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    It's ironic that this album's cover is a picture of the Oak Ridge Boys in a baseball stadium, because this record is an absolute home run!  This is a fantastic album no matter how you slice it.

    American Dreams starts off very fast with an upbeat Cajun number called "Cajun Girl".  This is just a fun song that will have you singing along in no time.  "An American Family" is a beautiful slow song that tells the story of the family next door.  Then we are treated to the Oaks beautiful harmonies in "Turning For Home".  "Don't Give Up" is a fast paced tune that preaches never giving in no matter what the circumstance.  Richard Sterban croons the love song "Bed Of Roses" with his signature abysmal voice.  This album ends with a profound song called "The American Dream", sung by Steve Sanders, which recounts simpler times turned to tougher times, yet encourages to "keep on dreamin' the American dream".

    The crown jewel of this album is the superb "No Matter How High". This is a tremendous song sung by the soulful baritone Steve Sanders.  This song soared to #1, and rightfully so.  The chorus in this song is tremendously catchy and will be stuck in your head for days to come.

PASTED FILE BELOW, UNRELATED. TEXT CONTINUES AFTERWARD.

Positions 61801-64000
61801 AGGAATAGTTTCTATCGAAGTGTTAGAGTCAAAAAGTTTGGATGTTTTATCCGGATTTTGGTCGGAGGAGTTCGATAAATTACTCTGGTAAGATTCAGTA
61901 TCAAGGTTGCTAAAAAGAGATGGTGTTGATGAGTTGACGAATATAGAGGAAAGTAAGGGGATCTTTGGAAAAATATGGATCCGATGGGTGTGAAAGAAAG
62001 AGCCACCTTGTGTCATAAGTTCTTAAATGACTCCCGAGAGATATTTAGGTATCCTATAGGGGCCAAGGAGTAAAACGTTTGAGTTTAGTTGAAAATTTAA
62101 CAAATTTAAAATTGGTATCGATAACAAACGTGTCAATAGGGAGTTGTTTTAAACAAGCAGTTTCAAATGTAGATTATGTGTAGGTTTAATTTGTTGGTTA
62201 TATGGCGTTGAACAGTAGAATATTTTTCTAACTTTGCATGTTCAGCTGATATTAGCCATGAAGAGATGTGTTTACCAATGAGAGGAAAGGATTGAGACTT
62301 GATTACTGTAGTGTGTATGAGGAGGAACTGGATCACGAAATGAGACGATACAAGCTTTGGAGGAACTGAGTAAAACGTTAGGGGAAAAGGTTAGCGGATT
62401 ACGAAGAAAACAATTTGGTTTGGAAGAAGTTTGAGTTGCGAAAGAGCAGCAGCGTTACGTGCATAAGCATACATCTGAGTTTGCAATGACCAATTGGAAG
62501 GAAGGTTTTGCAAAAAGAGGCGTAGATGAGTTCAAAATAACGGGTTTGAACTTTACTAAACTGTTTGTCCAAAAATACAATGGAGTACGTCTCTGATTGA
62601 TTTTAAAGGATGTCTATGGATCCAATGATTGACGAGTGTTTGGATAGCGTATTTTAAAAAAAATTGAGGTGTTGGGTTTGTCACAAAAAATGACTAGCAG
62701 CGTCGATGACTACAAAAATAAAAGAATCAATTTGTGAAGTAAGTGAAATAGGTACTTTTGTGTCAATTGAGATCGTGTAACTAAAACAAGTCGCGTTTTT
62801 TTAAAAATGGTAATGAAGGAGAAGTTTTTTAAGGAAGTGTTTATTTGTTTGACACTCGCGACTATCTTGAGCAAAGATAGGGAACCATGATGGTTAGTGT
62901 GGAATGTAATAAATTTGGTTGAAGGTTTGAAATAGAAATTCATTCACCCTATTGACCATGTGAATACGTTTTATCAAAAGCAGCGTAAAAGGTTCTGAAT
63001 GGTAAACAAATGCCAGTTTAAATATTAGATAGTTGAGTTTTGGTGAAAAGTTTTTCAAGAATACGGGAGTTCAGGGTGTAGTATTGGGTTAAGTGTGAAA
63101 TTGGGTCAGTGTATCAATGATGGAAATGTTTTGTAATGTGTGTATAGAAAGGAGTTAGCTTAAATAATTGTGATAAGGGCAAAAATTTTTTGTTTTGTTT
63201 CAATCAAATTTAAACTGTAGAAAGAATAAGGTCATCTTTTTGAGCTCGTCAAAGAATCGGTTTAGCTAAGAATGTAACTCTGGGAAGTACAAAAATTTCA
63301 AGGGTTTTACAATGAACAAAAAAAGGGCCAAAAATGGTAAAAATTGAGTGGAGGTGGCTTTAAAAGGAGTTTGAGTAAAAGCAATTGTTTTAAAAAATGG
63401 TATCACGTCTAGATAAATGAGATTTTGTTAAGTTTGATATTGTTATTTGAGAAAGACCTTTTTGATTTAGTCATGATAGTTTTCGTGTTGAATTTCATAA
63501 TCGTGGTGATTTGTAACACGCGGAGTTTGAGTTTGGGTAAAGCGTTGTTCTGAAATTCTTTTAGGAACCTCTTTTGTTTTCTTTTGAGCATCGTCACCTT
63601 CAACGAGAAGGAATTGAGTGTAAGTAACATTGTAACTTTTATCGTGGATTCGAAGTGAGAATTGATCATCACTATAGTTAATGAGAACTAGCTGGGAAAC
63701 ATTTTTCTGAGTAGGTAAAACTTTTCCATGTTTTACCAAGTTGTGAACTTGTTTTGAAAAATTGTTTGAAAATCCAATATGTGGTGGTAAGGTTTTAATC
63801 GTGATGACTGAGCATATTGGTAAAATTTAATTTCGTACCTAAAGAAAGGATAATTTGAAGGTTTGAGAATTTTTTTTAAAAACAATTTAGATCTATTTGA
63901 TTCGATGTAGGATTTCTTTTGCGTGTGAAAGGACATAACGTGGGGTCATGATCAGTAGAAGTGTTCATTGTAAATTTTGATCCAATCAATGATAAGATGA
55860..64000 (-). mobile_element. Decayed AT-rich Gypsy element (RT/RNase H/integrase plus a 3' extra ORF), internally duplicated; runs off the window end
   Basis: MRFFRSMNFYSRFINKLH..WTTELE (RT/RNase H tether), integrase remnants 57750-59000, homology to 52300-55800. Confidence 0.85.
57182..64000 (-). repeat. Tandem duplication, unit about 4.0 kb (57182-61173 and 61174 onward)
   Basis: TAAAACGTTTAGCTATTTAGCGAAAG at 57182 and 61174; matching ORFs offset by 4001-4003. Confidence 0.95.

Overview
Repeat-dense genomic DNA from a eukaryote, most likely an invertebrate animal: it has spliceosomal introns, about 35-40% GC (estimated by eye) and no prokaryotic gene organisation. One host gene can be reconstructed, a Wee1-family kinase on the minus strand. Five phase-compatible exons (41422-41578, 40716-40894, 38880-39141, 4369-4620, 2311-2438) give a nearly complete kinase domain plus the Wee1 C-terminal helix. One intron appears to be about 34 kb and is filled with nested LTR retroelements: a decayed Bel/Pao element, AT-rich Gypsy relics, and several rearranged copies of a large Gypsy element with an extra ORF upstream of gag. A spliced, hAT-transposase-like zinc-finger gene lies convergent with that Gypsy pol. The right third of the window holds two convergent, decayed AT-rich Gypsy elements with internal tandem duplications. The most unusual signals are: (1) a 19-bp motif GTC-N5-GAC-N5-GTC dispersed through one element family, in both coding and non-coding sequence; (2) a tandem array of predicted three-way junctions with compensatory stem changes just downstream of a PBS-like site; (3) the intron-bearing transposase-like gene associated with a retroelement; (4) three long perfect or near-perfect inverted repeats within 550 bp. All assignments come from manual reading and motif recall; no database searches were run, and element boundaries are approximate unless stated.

The harmonies on this album are very clear and wonderful.  Richard Sterban's bass voice can be heard clearly throughout this record, and even seems to be turned up in the mix at time to make sure you hear him.  Sterban is really allowed to shine on this record, and takes immense advantage of the opportunity, as he seems to hit low notes in these songs that he has rarely attempted before.    

    The low points of this disc are almost microscopic.  The Oak Ridge Boys are a well oiled machine that just keeps doing what it does best; treating their fans to a yearly collection of great songs to feast their ears on.

Outstanding Cuts:
No Matter How High, Cajun Girl, An American Family, The American Dream
Cut Outs: In My Own Crazy Way

                                                                                                                                                   ---Edward Wille